Luke 16:25 (KJV) But Abraham said, Son, remember that thou in thy lifetime receivedst thy good things, and likewise Lazarus evil things: but now he is comforted, and thou art tormented.

Again, the Lord giving considerable grace to the poor.

On the other hand, if meekness is to be viewed as strength as in,

Numbers 12:3 (KJV)
(Now the man Moses [was] very meek, above all the men which [were] upon the face of the earth.)


Matthew 11:29a (KJV)
Take my yoke upon you, and learn of me; for I am meek and lowly in heart.

Then we can learn that calm submission to God’s direction is greatly rewarded.

Thoughts to ponder:
•Do you humbly submit to God’s known will? Or, do you assert your own way of doing things?
•Have you experienced attaining a desirable end through dishonest means? (Ex.: Resulting to “white lies” than suffer the consequences of an “ugly truth”.)
•Is patience really a virtue? Or immediate gratification is more satisfying than waiting?


Thank you for continuing to share these @dennis!

This brought to mind for me Philippians 2:1-11

1 So if there is any encouragement in Christ, any comfort from love, any participation in the Spirit, any affection and sympathy, 2 complete my joy by being of the same mind, having the same love, being in full accord and of one mind. 3 Do nothing from selfish ambition or conceit, but in humility count others more significant than yourselves. 4 Let each of you look not only to his own interests, but also to the interests of others. 5 Have this mind among yourselves, which is yours in Christ Jesus, 6 who, though he was in the form of God, did not count equality with God a thing to be grasped, 7 but emptied himself, by taking the form of a servant, being born in the likeness of men. 8 And being found in human form, he humbled himself by becoming obedient to the point of death, even death on a cross. 9 Therefore God has highly exalted him and bestowed on him the name that is above every name, 10 so that at the name of Jesus every knee should bow, in heaven and on earth and under the earth, 11 and every tongue confess that Jesus Christ is Lord, to the glory of God the Father. (ESV)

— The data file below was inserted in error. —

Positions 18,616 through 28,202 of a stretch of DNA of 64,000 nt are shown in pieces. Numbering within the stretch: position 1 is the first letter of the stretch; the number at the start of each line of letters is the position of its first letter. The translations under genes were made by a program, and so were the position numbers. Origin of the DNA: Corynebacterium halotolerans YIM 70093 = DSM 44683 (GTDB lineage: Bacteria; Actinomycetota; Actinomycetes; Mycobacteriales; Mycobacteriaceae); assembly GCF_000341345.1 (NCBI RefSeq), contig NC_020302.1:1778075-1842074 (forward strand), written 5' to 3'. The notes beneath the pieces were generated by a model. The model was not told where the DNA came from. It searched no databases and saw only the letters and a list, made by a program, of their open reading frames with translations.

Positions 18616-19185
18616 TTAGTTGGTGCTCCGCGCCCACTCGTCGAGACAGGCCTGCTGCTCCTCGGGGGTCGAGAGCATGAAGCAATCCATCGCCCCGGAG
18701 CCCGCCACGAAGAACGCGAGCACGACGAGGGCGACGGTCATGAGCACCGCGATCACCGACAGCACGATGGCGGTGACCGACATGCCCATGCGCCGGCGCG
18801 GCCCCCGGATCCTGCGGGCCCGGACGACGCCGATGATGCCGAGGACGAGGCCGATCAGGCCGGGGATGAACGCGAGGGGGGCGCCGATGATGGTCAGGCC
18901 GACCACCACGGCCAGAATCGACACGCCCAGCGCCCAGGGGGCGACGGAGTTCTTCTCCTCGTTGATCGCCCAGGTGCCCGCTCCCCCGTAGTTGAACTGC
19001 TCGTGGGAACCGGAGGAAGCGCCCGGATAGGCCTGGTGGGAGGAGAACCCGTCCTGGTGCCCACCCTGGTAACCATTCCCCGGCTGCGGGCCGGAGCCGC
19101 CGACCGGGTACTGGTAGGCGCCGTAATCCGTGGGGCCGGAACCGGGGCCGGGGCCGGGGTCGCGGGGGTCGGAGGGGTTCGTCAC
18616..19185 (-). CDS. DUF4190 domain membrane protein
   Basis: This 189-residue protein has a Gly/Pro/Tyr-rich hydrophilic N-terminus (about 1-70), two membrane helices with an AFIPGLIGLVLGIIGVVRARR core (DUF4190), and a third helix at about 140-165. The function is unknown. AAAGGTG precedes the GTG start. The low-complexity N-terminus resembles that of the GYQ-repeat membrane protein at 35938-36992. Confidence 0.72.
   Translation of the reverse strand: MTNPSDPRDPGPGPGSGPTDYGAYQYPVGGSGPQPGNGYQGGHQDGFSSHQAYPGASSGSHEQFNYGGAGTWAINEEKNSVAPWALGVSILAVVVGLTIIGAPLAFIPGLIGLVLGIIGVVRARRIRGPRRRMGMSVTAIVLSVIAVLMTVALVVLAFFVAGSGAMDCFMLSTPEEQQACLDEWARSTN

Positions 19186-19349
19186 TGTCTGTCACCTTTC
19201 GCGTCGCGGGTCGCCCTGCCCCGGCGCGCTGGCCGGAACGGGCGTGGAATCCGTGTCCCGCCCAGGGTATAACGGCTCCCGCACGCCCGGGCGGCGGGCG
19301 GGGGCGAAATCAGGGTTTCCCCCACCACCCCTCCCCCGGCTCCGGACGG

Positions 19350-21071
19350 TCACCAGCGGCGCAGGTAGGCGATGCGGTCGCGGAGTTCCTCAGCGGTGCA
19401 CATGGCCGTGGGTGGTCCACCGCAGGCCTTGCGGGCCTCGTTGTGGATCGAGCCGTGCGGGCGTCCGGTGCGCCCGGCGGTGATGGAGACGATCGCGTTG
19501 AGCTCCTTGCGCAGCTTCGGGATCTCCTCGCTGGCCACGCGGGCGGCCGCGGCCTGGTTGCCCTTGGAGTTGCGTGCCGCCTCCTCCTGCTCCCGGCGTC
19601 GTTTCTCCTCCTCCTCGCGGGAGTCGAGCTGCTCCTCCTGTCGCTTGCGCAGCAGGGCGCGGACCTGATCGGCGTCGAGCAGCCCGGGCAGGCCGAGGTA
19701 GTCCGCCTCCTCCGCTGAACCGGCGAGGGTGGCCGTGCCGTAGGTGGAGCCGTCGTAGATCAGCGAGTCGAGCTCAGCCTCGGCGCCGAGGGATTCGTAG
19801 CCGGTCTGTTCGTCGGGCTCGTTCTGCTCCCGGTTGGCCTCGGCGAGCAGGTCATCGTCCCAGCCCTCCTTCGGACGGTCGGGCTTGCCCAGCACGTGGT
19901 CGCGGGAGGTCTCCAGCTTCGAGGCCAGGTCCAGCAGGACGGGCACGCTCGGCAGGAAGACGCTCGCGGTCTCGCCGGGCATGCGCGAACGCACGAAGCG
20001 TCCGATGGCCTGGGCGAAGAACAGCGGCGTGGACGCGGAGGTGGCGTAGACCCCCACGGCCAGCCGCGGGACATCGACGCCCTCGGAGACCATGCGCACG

The love and humility of Christ is so deeply moving. Yet the challenge of Philippians 2:3-4 can be an exceedingly difficult one at times. It is helpful to remember how richly Jesus has been glorified through His humble submission and obedience to the Father. And that, if with Christ we have died to the world (Col. 2:20) and been raised from the dead (Col. 3:1) when He appears, we too will appear with Him in glory (Col. 3:4)!

So, when I am tempted in situations like these

It has helped me to remember that my reward and my value lies in Christ and not with men.


Matthew 5:6 (KJV)
Blessed [are] they which do hunger and thirst after righteousness: for they shall be filled.

Luke 6:21a,25a (KJV)
Blessed [are ye] that hunger now: for ye shall be filled.
Woe unto you that are full! for ye shall hunger.

The fourth blessing seemingly corresponds to Christ’s fourth of His seven last words on the cross…

John 19:28 (KJV)
After this, Jesus knowing that all things were now accomplished, that the scripture might be fulfilled, saith, I thirst.
Jesus experienced the kind of thirst which will only be quenched at His marriage supper (Mt.26:29) when His Bride, the Church, will be united with Him dressed in holiness (Rev.19:7-9)—the consummation of His sacrificial love for the redeemed sinners.

Thoughts to ponder:
•Do we long to be satisfied by God’s communion? To be in God’s presence? (Psa.42:1,2; 63:1)
•Do we fast to somehow detach ourselves from physical pleasures and be more in tuned with the need for spiritual nourishment?
•Are we living as loyal citizens of the world? Or do we live as transient travelers, pilgrims with not much physical or emotional entanglement?
•Do we sing the song of the exiles’ longing (Psa.137:1-6)? Or are we so firmly settled we sometimes forget these are all but temporary?